reaping the cost of solitude

Friday, February 16, 2018

Living in the Dust Bowl of "Average" When I Could Truly Be Extraordinary

I feel like if I list all my faults on paper I might overestimate them. Writing has always been an experience in hyperbole for me, never settling for "average", but "great" and "grand". Everything has to be at the opposite ends of the spectrum. It has to be either "the worst" or "the greatest" thing ever.

The above paragraph is an example of me overestimating. Which goes to show just how much I fear being perceived as average. Everything has to be grandiose, and everyone has to pay attention to what I have to say because I do not deal with "average". Whenever something evokes a feeling deep inside me, it has to matter. I am not impressionable enough to think mundane things are great.

But the truth is, I am an average person. Some people who know me through work or my social circles might think I'm a jack of all trades. I can sing. I can dance if I really want to. I can draw. I can write. I can play the guitar. I can play the drums. But I could not do any of those things at an exceptional level. For every talent I have, there's an invisible self-built barrier that forbids me from further improving in those fields. When I set out to learn something, I start with figuring out the basics. Once I do, I create something at least passable to me - and it's over. I am no longer interested in pursuing the next level because I found that at a certain point of learning something, you begin to encounter a steep slope to get to the next level. I never climb that slope. I meander.

I have climbed a few of those steep slopes in the past, but when I get to the next level I feel as if it wasn't worth the effort. When I start to really specialize in something, I have to dedicate all my time on improving those skills, but at the same time I have to abandon the joy of doing all those other things. It's a bargain I'm not excited about. I frown upon the idea of having to give up something just to be a little bit better at doing another thing. It does not sit well with me. So I stop and regress. I crawl back to being the self-satisfied jack of all trades inhabiting the dust bowl of "casual" and "average"- not bothering to muster up enough effort to climb out of it and be extraordinary. I do wish I could be extraordinary someday, but not today I suppose.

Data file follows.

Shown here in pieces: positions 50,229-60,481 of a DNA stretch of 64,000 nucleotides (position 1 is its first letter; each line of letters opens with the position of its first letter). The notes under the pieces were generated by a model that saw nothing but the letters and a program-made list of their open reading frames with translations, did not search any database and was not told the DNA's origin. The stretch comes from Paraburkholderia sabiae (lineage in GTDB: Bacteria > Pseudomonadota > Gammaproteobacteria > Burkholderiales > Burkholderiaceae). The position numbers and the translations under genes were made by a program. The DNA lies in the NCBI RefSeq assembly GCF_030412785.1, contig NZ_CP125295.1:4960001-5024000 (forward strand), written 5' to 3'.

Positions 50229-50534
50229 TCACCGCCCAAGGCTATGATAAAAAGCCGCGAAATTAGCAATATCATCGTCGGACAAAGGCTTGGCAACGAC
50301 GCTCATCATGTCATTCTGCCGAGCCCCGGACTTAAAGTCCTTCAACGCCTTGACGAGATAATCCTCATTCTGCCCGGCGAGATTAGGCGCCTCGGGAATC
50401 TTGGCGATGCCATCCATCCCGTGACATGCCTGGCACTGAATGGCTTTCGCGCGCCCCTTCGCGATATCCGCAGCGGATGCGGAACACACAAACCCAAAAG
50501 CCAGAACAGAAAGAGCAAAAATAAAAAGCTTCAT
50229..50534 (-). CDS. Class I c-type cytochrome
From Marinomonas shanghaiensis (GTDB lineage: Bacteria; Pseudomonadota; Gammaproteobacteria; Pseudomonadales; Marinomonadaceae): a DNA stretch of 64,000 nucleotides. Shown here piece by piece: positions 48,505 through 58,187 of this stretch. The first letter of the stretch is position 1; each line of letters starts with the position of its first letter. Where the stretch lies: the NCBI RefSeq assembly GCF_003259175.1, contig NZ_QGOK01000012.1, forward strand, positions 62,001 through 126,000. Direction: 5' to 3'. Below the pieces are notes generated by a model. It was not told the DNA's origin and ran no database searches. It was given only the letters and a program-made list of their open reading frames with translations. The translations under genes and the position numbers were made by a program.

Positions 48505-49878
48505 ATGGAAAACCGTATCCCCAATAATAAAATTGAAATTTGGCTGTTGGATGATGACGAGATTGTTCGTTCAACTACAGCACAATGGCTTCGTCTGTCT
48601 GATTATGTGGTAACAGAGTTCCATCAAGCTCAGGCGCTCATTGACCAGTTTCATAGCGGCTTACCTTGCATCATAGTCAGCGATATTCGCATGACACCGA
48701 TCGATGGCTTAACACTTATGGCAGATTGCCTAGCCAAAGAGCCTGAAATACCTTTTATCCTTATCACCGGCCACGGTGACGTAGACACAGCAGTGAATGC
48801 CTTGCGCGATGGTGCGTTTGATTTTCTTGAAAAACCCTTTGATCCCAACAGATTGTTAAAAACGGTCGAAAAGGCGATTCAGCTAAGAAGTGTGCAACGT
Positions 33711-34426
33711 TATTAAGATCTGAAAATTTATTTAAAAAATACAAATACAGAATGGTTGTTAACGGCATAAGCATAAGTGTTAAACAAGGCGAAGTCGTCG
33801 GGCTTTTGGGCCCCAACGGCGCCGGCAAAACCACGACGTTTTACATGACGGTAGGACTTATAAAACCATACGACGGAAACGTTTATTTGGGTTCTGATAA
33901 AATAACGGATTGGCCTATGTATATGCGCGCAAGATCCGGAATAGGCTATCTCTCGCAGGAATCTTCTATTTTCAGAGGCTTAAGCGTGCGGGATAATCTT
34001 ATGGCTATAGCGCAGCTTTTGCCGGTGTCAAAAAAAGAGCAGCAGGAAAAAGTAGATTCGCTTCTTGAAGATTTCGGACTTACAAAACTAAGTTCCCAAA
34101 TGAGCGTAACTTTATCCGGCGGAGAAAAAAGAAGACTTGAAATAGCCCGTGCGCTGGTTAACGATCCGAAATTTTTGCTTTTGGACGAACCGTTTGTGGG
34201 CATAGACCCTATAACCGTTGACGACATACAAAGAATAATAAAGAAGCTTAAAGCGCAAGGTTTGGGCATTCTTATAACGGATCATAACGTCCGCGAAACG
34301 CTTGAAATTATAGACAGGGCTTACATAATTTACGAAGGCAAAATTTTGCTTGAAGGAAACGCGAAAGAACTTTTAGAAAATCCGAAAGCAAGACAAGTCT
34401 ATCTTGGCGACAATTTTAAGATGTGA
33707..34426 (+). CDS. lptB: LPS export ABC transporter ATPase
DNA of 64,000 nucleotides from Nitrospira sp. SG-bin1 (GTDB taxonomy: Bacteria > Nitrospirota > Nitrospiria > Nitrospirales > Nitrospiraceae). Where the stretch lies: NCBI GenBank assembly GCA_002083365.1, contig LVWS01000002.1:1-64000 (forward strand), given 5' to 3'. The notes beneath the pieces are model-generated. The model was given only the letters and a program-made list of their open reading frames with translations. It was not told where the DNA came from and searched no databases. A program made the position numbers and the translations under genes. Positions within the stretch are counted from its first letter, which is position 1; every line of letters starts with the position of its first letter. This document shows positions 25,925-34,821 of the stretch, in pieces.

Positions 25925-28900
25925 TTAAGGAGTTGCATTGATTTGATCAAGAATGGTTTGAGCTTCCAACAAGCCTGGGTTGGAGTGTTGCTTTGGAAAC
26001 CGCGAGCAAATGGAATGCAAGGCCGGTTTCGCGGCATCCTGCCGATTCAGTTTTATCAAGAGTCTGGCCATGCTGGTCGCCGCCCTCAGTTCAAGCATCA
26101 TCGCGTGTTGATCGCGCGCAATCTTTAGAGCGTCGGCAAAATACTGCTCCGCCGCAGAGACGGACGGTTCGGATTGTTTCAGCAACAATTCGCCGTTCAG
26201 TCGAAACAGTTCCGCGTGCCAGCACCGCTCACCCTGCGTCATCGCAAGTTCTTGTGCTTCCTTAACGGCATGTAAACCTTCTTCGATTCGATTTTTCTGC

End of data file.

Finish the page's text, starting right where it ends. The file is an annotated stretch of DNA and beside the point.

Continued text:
Black Panther: Despite Strong Performances it Suffers from Horrible CGI

I just got back from seeing Black Panther, feeling underwhelmed and a bit disappointed. It's a good movie with great characters, but suffered from poor visual effects, poor lighting, and an over-abundance of scenes using green screen.

My biggest problem with the movie is why Marvel didn't just shell out enough cash to film it on location in Africa. I found myself being pulled out of suspended disbelief numerous times when the clearly fake landscape of Wakanda is shown on screen. It was blatantly obvious this was filmed in a studio adorned with blue and green screens and I found myself glancing at other people in the theater wondering if anyone bought it. Wakanda itself is a confusing mess and not fully realized. My wife pointed out how it's shown as a metropolis at the start, but when battle breaks out, there's suddenly a vast expanse of desert with no skyscrapers to be found.

Anyway, the movie starts out really safe and felt generic at times but picks up once Killmonger sets foot in Wakanda and challenges T'Challa for the throne. What follows is the best scene in the movie. For the first time, there was real risk and the stakes were high. The one-on-one battle to the death between T-Challa and Killmonger was reminiscent of Achilles and Hector's fight in the movie "Troy".

The female supporting cast was great as well, especially Danai Gurira who played the ever-loyal-to-the-throne general. But this movie would not have been anywhere near as good if not for Michael B. Jordan- who played Killmonger with feverish intensity and charisma, even eclipsing Chadwick Boseman's T'Challa. 

While this movie had fake visuals, the performances clearly saved it from mediocrity. But even the otherwise good performances suffered from the poor lighting and CG graphics. There were scenes where actors seemed plastered on a static blurred-out background. For anyone to really enjoy this, you'd have to be okay with the abundance of fake vistas and backdrops.